This recent Hogmanay fell on a Sunday, so the fireworks in Stornoway finished at 11pm on New Year’s Eve, and most celebrations were delayed to the Monday. Forty years ago, the same applied.
This recent Hogmanay fell on a Sunday, so the fireworks in Stornoway went off at 11pm on New Year’s Eve, and most other celebrations were delayed to the Monday. Forty-one years ago, the same applied.
10 January 1961
Hogmanay came late to Lewis this year. On Saturday night the streets of Stornoway were practically deserved. Making a check up shortly before midnight, we found one small group of about half a dozen people standing, very orderly and very soberly, at the milk machine in Perceval Square.
The only other person we saw between Mitchell’s Garage and the Town Hall was a Sergeant of police who said, “It’s been a very quiet evening. I haven’t heard a single angry word, and there has been no incident of any sort so far.”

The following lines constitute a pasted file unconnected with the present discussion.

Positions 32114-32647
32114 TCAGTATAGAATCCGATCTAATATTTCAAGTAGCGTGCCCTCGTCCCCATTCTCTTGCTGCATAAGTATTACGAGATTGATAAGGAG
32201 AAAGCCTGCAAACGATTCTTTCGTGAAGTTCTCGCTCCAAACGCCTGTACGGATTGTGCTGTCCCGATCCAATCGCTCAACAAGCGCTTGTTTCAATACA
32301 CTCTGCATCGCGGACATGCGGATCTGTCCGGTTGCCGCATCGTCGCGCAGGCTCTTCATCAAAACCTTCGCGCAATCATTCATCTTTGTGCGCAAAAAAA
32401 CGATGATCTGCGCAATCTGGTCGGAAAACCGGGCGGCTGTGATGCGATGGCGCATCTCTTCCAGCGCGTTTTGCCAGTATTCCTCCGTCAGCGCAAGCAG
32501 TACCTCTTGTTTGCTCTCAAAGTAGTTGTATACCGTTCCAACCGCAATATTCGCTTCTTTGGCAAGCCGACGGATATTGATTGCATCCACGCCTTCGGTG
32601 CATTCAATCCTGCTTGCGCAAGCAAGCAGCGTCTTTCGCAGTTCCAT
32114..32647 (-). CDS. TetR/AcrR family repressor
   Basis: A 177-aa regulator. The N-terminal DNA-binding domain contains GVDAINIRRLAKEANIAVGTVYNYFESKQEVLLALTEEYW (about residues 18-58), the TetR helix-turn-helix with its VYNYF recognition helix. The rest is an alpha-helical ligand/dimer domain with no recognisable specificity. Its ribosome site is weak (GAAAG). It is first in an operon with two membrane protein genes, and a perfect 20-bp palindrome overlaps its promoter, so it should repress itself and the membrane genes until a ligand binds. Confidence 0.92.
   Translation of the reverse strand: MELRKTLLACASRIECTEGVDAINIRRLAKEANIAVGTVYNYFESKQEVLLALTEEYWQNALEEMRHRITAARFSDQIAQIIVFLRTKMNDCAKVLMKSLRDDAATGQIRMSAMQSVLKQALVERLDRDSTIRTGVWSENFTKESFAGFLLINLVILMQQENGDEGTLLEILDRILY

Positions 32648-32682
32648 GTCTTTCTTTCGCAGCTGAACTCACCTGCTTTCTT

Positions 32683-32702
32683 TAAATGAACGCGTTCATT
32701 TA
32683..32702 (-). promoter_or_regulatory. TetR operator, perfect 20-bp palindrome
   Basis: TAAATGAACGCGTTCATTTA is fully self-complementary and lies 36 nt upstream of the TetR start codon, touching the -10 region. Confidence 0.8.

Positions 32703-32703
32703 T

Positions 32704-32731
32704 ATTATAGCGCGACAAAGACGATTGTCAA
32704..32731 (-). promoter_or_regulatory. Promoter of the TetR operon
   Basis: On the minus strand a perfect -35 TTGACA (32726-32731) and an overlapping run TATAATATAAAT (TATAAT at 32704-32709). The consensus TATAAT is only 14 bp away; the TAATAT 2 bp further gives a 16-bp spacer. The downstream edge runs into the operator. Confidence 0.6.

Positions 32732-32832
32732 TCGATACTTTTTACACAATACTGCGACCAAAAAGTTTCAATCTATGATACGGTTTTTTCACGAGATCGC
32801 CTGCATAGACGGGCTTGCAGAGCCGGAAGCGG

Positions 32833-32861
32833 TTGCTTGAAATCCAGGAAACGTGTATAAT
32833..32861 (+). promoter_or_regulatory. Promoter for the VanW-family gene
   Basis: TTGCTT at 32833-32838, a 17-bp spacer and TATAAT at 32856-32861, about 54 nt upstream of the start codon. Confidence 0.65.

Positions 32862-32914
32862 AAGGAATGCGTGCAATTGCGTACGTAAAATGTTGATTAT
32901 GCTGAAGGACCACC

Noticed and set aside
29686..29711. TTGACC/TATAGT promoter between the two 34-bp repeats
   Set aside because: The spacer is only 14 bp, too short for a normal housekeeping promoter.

RAF Aird Uig delayed their celebrations as a gesture to local feelings. “The officers and airmen on this station have very close contacts with the Lewis people,” said the Station Adjutant, Flt Lt Eric Stuart. “They have been very good to us and there will be no first footing until a minute bapst midnight on Sunday night, January 2nd.”
On Monday the camp bus brought most of the personnel into town and remained there until about ten the following morning, when even the most determined had had their fill of celebrating.
The camp were in step with the majority of the Islanders, whose first-footing after an extremely quiet Sunday morning began in earnest after midnight on that night.